If you’ve been appliance shopping lately, you know manufacturers are constantly working to develop the biggest or quietest or smallest or fastest model on the market. Many of these new features improve performance, convenience or safety while others are downright frivolous. Ask yourself: How often will you use that dishwasher’s “plate warmer” cycle, and do you really need a refrigerator that’s connected to the Internet?
Before you fork over tons of extra cash for fancy options, check out our list of five can’t-live-without appliance features.
In-door ice maker/water dispenser
No, making your own ice cubes isn’t difficult. But having them available at the push of a button is so very nice. Plus, this is one convenience that has a health benefit — making it easier for your family to drink more water. Be warned that in-door ice and water dispensers considerably increase the cost of this major kitchen appliance. You also need to be willing to perform periodic maintenance checks to avoid costly water damage; nationwide, refrigerators with water or ice units are the third most common culprit when it comes to appliance-related insurance claims.
Moisture sensors on clothes dryers
The folks who study such things report that dryers with moisture sensors are quicker to recognize when laundry is dry than machines that rely on thermostats. Because clothes aren’t subjected to unnecessary heat, moisture-sensor models are gentler on fabrics. The rest of us simply appreciate that they shut themselves off when laundry is dry (thus using less energy) and save us the effort of checking every few minutes to see if it’s finally time to fold.
Admittedly, not everyone needs one, but if you entertain much or have a larger family, a double oven can be a tremendous time saver. The efficiency of this feature is most apparent when it comes time to tackle diverse cooking tasks at the same time (for example, roasting a turkey while baking cookies). Keep in mind that if one oven is smaller — and it often is — it won’t cook at the same rate as the main oven. Most people use the larger oven for the majority of their cooking; the smaller unit is best for warming or baking foods. Double ovens generally just cost a bit more than singles. For instance, a 30-inch stainless steel single oven by Whirlpool costs $1,350 while a 30-inch stainless steel double-oven model from the same manufacturer costs $1,395.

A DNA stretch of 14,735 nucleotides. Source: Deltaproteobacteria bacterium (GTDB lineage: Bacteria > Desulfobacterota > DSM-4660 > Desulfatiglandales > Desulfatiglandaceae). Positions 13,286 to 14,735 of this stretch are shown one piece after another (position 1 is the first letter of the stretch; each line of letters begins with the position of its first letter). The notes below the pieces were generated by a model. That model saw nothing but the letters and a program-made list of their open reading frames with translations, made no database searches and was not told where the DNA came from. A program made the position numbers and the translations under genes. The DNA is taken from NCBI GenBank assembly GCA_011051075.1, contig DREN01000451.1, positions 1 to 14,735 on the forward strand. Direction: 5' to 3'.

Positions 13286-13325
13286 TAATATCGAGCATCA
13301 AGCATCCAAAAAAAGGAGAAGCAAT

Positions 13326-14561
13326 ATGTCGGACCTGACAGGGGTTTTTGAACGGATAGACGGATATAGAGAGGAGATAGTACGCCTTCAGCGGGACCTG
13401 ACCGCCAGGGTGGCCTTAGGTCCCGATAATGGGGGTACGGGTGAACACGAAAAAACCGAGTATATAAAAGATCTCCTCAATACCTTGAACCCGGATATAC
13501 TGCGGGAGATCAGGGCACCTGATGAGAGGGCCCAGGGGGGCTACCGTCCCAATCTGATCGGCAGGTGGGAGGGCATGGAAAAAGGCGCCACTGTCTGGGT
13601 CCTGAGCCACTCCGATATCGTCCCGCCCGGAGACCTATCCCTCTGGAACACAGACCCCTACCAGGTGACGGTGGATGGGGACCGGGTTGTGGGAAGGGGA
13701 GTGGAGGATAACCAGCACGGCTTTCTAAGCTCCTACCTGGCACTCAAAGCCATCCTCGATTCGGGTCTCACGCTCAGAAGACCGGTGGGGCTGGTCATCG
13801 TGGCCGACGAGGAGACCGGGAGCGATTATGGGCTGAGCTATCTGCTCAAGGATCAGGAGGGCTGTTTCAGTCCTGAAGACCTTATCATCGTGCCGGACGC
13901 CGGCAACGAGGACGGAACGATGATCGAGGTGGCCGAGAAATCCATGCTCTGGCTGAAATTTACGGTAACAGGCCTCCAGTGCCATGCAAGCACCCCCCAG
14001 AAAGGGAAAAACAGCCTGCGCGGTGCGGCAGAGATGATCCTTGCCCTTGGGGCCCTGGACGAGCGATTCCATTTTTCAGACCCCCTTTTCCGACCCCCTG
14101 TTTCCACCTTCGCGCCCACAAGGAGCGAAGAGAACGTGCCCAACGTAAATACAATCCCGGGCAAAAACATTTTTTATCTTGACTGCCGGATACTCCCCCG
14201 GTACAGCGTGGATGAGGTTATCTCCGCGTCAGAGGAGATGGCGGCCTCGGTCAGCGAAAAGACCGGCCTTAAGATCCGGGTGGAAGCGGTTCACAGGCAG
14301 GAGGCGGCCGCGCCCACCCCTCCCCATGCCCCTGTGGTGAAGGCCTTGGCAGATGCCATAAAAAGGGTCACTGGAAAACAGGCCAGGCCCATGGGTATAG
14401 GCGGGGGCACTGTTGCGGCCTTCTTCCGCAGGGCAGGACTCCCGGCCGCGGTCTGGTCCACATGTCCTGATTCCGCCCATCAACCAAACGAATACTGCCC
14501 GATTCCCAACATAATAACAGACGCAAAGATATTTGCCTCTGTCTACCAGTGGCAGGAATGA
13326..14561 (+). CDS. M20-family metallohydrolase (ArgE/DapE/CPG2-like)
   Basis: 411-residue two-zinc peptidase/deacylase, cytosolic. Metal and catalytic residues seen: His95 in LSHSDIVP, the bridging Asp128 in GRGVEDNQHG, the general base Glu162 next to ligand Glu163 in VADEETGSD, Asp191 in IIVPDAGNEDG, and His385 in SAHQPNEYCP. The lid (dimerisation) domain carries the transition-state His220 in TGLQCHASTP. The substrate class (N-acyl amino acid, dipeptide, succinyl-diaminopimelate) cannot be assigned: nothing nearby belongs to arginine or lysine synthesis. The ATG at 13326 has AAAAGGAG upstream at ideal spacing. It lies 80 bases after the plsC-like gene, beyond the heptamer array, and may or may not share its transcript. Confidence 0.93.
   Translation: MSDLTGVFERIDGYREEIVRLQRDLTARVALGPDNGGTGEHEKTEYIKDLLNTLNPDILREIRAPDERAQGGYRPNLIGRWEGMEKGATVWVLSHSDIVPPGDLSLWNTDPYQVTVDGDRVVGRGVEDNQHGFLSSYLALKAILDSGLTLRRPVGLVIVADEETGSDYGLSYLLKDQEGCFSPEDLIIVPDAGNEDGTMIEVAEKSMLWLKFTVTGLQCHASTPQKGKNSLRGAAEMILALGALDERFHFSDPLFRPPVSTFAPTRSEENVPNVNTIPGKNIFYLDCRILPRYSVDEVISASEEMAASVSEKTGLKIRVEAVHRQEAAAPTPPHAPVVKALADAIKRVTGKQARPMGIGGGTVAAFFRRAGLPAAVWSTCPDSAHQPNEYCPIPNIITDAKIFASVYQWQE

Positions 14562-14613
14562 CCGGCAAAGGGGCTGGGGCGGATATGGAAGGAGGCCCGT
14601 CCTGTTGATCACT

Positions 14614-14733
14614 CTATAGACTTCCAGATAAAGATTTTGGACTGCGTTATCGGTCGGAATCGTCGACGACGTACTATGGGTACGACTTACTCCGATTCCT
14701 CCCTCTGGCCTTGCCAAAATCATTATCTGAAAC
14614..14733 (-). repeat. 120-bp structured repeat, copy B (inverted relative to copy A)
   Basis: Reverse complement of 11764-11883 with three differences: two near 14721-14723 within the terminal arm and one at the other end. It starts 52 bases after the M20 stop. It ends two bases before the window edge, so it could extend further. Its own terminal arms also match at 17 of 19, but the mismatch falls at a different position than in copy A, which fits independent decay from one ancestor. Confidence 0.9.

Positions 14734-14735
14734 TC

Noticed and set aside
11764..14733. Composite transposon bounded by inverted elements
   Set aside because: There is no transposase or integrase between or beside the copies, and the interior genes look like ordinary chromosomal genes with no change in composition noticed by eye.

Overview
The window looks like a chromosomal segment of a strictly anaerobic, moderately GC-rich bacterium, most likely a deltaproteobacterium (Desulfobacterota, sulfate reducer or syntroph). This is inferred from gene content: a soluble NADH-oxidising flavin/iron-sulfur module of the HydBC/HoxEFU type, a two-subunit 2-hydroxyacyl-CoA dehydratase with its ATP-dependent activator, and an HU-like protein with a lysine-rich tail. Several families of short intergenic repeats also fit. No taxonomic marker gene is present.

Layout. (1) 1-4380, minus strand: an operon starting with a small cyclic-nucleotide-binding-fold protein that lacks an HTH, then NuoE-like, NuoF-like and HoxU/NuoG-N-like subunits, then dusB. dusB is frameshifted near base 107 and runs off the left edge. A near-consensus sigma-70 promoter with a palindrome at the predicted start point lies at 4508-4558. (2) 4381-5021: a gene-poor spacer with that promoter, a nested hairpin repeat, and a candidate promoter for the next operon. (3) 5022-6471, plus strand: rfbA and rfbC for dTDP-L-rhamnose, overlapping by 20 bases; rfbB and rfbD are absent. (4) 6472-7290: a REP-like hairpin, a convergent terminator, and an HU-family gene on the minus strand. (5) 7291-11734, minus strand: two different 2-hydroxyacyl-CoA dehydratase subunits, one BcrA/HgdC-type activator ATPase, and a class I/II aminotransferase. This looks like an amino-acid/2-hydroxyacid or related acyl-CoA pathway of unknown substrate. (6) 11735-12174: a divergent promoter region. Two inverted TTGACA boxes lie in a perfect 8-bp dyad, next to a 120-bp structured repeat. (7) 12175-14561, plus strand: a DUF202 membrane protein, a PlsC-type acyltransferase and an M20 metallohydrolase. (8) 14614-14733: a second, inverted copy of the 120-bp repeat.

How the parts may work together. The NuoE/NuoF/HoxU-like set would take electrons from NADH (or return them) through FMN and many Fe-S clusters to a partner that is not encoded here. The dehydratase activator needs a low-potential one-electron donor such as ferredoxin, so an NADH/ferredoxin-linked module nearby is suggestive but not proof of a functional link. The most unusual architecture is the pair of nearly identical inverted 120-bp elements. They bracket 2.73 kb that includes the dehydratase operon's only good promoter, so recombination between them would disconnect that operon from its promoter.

The cycles on self-cleaning ovens range from two to five hours, during which time the oven temperature climbs to upward of 850 degrees. Yes, the process can be smelly (it’s worse if the oven is black with burned-on goodness, so don’t wait too long between cleanings), but it’s far simpler and safer than slathering your oven with chemicals that you have to scrub off by hand. Let’s face it: If it weren’t for the self-cleaning feature, most folks would never de-gunk their ovens.
Delayed start for dishwasher
Dinner is finished, and the dishwasher is loaded; but if you turn it on now you may run out of hot water before the kids finish their baths. No problem. Use the delayed start feature on your dishwasher and you can choose to start the cleaning process one, two or four hours later (delay periods offered vary by brand). This feature allows you to run the dishwasher at night when no one will be disturbed or to benefit from off-peak power savings. Sure, you could manually push the start button later, but who wants to worry about remembering details like that?